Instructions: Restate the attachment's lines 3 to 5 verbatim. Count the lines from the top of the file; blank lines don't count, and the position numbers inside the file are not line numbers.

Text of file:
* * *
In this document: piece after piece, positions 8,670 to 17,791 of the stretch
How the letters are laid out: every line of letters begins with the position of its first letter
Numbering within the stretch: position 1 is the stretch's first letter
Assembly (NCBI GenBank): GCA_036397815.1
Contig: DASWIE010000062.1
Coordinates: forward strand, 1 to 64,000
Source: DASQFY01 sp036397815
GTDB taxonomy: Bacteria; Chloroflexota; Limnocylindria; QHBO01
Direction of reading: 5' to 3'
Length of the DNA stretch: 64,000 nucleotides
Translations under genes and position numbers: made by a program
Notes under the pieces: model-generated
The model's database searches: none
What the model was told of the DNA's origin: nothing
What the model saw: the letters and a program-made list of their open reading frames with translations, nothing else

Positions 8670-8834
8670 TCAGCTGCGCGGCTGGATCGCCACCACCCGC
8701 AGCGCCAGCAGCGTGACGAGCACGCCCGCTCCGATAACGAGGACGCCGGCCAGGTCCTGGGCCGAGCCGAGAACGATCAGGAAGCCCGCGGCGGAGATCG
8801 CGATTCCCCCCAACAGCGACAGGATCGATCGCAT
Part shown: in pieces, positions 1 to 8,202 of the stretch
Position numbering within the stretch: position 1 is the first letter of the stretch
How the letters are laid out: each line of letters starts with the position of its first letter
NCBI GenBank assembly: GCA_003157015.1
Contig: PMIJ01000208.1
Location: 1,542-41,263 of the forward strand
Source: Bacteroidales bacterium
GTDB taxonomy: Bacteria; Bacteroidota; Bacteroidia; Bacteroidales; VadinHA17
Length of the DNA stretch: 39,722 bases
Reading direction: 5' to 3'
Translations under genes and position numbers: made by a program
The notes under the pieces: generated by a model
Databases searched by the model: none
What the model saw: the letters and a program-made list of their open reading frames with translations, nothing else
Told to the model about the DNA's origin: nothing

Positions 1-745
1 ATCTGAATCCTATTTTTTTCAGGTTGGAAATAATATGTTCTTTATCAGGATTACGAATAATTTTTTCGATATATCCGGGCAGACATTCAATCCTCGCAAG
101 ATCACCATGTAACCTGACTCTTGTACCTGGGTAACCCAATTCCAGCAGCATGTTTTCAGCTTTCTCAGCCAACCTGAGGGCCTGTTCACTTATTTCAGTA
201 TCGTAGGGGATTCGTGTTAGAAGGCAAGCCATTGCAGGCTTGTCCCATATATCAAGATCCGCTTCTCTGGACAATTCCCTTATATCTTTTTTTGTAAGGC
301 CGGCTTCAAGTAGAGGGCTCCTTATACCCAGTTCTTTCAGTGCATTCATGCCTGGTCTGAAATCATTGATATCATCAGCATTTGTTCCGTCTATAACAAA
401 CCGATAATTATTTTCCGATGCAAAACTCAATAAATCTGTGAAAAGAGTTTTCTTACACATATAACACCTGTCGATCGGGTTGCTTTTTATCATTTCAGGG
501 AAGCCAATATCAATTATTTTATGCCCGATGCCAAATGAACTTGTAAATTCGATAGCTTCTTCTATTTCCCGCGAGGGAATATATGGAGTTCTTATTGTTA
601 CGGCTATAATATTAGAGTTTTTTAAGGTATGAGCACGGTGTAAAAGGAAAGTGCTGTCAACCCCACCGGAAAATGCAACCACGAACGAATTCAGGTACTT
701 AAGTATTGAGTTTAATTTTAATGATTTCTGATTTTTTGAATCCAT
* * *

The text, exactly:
Numbering within the stretch: position 1 is the stretch's first letter
Assembly (NCBI GenBank): GCA_036397815.1
Contig: DASWIE010000062.1